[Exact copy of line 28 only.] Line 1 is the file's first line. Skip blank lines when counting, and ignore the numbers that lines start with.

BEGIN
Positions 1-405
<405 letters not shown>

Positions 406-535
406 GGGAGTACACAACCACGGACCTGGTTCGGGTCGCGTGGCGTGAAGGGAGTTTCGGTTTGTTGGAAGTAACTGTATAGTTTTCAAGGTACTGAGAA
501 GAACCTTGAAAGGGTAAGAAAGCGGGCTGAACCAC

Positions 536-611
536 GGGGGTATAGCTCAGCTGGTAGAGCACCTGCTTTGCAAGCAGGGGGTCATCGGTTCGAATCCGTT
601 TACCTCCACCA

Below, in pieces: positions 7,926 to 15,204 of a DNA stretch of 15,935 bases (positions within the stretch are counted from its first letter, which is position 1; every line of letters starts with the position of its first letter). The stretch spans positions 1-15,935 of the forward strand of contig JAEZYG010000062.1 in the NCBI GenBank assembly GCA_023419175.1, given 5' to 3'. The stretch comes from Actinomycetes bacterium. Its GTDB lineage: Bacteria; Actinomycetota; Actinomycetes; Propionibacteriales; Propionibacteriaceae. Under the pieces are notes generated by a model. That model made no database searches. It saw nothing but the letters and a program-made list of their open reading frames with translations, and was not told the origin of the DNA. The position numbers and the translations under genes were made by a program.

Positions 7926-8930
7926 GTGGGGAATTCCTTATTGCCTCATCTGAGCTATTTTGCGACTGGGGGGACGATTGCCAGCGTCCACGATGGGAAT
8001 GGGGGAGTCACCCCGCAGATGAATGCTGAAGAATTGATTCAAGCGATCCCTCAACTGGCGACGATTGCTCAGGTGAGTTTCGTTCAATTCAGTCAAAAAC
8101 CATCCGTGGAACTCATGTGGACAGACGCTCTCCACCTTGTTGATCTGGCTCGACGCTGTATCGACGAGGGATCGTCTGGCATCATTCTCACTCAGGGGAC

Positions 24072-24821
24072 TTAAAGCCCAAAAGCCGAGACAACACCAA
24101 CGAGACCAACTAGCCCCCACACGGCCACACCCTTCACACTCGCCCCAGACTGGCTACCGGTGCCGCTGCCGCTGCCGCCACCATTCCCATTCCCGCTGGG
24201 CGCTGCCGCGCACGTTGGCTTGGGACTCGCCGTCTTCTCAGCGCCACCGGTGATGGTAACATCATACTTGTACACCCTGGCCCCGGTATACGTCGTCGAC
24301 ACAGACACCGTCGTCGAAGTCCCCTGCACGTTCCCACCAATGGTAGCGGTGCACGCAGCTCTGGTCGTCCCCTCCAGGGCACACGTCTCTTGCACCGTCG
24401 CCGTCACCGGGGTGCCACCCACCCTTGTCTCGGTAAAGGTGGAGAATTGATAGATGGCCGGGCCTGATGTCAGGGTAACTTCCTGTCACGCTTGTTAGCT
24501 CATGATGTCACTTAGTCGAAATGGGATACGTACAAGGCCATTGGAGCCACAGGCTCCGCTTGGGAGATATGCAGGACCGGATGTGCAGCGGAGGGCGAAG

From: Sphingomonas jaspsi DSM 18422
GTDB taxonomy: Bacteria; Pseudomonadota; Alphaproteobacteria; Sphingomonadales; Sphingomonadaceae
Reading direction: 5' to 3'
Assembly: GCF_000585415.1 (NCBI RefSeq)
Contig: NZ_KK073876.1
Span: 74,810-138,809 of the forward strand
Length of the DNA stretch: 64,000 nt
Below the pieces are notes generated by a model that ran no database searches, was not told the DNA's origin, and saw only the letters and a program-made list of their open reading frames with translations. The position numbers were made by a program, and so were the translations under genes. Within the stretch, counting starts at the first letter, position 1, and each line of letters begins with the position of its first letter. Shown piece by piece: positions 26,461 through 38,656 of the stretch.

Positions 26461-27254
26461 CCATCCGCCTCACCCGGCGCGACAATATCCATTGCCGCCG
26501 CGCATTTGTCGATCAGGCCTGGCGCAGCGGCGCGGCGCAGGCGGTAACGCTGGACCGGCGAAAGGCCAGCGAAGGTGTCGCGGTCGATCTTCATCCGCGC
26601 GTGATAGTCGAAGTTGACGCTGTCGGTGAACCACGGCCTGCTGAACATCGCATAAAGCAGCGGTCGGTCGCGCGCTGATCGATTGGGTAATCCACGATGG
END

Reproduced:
Below the pieces are notes generated by a model that ran no database searches, was not told the DNA's origin, and saw only the letters and a program-made list of their open reading frames with translations. The position numbers were made by a program, and so were the translations under genes. Within the stretch, counting starts at the first letter, position 1, and each line of letters begins with the position of its first letter. Shown piece by piece: positions 26,461 through 38,656 of the stretch.